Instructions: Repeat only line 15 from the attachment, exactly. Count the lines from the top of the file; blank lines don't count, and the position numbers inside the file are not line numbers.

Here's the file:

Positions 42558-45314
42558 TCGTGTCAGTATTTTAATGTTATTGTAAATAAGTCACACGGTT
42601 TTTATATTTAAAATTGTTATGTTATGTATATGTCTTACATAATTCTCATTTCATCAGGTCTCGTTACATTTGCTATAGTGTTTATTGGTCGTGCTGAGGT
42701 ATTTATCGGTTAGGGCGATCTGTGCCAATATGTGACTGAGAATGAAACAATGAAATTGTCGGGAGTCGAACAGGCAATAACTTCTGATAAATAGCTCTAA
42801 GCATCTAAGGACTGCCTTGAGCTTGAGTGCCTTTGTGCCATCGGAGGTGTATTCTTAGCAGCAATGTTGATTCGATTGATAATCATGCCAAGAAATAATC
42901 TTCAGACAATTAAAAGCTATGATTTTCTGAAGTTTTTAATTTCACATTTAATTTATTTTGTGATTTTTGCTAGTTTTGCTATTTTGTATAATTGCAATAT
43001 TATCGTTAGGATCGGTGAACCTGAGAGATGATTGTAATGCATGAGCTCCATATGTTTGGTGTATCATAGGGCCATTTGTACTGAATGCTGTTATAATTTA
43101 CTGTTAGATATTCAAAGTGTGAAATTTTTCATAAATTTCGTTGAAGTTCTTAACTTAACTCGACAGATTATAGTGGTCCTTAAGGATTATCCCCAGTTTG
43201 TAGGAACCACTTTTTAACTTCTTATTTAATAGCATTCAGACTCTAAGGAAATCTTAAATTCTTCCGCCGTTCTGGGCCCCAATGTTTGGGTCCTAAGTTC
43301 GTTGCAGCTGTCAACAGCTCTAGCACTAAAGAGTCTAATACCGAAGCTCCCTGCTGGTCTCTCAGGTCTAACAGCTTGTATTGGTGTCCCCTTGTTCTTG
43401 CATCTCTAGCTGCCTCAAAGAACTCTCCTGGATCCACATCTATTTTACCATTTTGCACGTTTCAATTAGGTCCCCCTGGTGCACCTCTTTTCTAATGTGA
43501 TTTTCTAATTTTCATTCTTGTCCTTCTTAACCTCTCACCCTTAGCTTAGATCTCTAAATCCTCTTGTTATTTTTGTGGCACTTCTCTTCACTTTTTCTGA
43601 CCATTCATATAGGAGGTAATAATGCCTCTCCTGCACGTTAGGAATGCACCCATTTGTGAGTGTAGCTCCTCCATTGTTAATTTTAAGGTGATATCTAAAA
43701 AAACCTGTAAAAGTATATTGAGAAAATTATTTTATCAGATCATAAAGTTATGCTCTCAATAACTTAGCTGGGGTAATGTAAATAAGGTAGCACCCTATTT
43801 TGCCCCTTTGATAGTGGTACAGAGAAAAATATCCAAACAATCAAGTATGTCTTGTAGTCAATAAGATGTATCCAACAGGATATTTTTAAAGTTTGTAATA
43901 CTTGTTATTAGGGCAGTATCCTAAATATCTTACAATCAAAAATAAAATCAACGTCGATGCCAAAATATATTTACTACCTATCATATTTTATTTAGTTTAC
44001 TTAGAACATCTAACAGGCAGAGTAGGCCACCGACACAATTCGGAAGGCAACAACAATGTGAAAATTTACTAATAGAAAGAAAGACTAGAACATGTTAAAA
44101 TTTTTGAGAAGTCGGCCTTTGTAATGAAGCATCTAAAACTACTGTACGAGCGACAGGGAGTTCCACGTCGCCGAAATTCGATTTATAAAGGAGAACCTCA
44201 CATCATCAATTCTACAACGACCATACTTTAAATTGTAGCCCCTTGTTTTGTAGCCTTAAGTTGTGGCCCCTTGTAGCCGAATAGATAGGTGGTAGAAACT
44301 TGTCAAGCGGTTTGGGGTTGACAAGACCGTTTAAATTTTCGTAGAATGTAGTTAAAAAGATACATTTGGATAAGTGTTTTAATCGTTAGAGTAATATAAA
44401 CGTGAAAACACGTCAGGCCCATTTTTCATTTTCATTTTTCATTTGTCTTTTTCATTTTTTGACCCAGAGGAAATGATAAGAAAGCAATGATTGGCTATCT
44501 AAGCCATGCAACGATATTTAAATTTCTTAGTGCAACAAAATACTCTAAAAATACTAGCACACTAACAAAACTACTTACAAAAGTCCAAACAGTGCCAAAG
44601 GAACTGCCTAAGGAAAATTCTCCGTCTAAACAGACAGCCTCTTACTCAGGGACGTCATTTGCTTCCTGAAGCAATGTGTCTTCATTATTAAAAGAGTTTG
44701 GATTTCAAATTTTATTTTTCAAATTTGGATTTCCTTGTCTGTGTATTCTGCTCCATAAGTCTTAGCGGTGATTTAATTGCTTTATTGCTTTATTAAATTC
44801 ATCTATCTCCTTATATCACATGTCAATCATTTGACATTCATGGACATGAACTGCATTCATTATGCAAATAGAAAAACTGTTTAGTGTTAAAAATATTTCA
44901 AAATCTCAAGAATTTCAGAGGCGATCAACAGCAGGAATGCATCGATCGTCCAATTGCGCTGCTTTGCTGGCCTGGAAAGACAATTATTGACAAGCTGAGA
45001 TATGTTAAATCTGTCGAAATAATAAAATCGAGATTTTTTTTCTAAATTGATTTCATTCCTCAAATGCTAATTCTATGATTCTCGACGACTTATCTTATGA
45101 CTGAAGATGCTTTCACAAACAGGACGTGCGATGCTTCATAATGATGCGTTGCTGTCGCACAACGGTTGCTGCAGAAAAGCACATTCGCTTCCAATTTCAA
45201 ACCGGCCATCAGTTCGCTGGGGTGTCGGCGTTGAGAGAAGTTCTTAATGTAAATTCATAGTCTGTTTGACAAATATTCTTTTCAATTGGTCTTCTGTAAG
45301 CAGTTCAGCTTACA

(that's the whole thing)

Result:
43801 TGCCCCTTTGATAGTGGTACAGAGAAAAATATCCAAACAATCAAGTATGTCTTGTAGTCAATAAGATGTATCCAACAGGATATTTTTAAAGTTTGTAATA